Sturgeon fishing is banned in the Danube, where five of the six sturgeon species native to the river basin are classified as Critically Endangered on the IUCN Red List, but according to the report compiled for WWF, persistent illegal trade in caviar involving Bulgaria and Romania is a major cause for concern.
These two countries hold the only viable populations of wild sturgeons in the European Union (EU), including beluga, star sturgeon and sterlet. Between 2000 and 2009, EU Member States reported a total of 14 seizures of illegal caviar, with 27.5kg originating from Bulgaria, and a further 25kg from Romania.
A lack of reporting
Despite the numerous seizures of illegal caviar carried out by EU Member States in which Bulgaria and Romania were implicated, no seizures were reported by either of the two countries themselves, a situation which is of concern to TRAFFIC’s Katalin Kecse-Nagy, author of the report: “The detected quantities are not very high, but we must bear in mind that the real volume of illegal trade is likely to be considerably higher and any illegal trade poses an unacceptable risk to these highly threatened species.”
Since 2007, when both Romania and Bulgaria joined the EU, illicit trade has been harder to detect and prevent, as it has been occurring within the Union. The geographical location of the two countries compounds the problem further, with both being potential gateways for illegal caviar trade from the most important sturgeon fishery in the world: the Caspian Sea.
Bulgaria and Romania are only allowed to trade in farmed caviar, but this right has been exploited by those wishing to launder illegally sourced caviar into legal trade. In 2009, German authorities seized an illegal consignment which had been labelled as Bulgarian farmed caviar and smuggled into the EU, and isotope analysis of the confiscated goods confirmed that they had originated from the Caspian Sea.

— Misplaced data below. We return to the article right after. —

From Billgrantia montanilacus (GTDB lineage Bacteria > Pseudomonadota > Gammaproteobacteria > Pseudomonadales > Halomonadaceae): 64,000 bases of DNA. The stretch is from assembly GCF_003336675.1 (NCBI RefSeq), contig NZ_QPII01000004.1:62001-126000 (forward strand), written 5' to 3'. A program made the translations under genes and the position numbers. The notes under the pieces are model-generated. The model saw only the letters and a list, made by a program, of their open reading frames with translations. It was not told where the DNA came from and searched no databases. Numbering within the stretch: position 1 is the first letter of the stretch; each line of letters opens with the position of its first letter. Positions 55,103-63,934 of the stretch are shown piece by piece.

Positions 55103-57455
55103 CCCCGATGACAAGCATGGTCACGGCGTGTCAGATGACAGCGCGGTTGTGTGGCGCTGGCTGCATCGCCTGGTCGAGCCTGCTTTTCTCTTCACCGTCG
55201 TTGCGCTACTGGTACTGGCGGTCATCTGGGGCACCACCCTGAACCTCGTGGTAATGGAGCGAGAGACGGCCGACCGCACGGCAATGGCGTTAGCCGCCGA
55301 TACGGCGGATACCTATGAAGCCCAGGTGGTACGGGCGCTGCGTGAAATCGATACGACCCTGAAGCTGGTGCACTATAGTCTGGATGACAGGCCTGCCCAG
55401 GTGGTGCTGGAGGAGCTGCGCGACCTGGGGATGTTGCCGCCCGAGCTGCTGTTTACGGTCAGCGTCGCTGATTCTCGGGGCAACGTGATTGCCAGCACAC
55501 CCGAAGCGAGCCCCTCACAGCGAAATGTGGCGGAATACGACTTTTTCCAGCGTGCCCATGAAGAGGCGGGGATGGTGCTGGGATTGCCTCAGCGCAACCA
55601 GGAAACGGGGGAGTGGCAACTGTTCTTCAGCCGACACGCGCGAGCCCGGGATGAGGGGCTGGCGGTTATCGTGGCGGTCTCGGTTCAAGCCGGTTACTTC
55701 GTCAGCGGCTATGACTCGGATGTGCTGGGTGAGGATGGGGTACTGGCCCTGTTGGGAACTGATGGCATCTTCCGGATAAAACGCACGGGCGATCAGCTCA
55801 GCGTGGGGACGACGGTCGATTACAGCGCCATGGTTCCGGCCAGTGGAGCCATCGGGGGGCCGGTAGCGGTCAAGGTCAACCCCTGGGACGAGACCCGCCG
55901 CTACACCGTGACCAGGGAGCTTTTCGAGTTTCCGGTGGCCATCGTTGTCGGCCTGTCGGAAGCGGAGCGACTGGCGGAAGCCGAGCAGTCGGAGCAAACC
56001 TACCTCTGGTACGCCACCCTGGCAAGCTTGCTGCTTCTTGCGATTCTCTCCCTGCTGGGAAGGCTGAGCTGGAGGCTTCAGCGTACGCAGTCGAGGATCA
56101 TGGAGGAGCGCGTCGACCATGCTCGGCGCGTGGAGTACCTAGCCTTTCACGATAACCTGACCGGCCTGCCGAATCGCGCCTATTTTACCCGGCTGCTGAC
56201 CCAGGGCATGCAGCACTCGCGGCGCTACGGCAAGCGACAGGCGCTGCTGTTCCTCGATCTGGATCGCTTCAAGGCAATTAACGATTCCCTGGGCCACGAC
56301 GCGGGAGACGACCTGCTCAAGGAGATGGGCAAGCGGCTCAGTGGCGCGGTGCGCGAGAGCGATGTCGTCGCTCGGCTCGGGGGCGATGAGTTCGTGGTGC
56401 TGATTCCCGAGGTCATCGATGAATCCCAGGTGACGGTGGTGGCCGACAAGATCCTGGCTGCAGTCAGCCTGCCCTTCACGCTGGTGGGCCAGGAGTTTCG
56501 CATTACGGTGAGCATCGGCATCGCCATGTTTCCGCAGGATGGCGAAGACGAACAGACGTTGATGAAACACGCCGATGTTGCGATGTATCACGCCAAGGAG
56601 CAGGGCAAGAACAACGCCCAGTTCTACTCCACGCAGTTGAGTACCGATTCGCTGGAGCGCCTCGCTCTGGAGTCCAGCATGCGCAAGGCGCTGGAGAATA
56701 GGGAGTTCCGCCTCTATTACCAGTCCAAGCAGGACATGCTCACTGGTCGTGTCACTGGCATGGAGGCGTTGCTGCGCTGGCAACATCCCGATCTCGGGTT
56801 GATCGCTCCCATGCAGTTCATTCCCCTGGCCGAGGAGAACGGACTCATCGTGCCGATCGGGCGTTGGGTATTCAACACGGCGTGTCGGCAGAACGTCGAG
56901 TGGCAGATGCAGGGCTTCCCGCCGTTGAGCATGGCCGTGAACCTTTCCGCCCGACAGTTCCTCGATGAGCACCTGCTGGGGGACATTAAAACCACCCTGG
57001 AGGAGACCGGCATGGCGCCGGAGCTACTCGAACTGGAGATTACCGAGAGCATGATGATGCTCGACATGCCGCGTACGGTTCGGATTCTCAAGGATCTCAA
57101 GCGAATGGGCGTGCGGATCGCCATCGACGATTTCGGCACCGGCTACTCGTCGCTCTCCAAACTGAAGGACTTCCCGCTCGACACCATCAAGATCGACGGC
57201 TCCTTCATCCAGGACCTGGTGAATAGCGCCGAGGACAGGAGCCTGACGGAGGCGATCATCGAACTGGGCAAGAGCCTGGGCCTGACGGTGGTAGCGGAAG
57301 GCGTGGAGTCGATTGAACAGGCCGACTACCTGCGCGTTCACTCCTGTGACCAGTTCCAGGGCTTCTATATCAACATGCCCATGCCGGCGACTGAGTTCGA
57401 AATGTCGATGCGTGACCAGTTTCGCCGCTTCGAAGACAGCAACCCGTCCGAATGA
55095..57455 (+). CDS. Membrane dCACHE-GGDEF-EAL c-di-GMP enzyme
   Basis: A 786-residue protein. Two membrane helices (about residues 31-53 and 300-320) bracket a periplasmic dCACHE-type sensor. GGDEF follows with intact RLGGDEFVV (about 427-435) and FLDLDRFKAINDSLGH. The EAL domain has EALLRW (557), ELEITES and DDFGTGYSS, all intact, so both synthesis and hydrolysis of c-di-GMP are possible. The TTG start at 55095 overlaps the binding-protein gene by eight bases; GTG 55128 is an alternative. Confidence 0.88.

As a result of a substantial increase in aquaculture production in Bulgaria for export purposes, including trade within the EU, Ms Kecse-Nagy feels that improved regulation is of paramount importance: “This means it is more vital than ever to regulate closely the caviar trade within the region to ensure illicit trade is not posing a threat to wild sturgeons.”
Fighting back – raising awareness
Jutta Jahrl, a sturgeon expert at WWF, points out that consumers in Europe demonstrate a low level of awareness with regards to the threats posed by the illegal caviar trade. Mr Jahrl states that even genuine traders have little knowledge of the requirements for labelling legal caviar, and urges traders and consumers to fight back against illicit trade by refusing to buy unlabelled caviar.
In order to prevent the extinction of sturgeon species in the Danube river basin, Mr Jahrl believes that the EU must become heavily involved: “The EU has a major responsibility to regulate the caviar trade because EU member states are the largest consumer of caviar from Romania and the second largest consumer of caviar from Bulgaria.”
The TRAFFIC report recognises the need for both Romania and Bulgaria to take action to combat the illegal trade in caviar, and recommends that both countries implement awareness raising schemes among their enforcement agencies, whilst strengthening their capacity to control and monitor trade.
Read more on this story and download the full report at WWF – Illegal caviar trade poses major threat to Danube sturgeons.
Kathryn Pintus, ARKive Species Text Author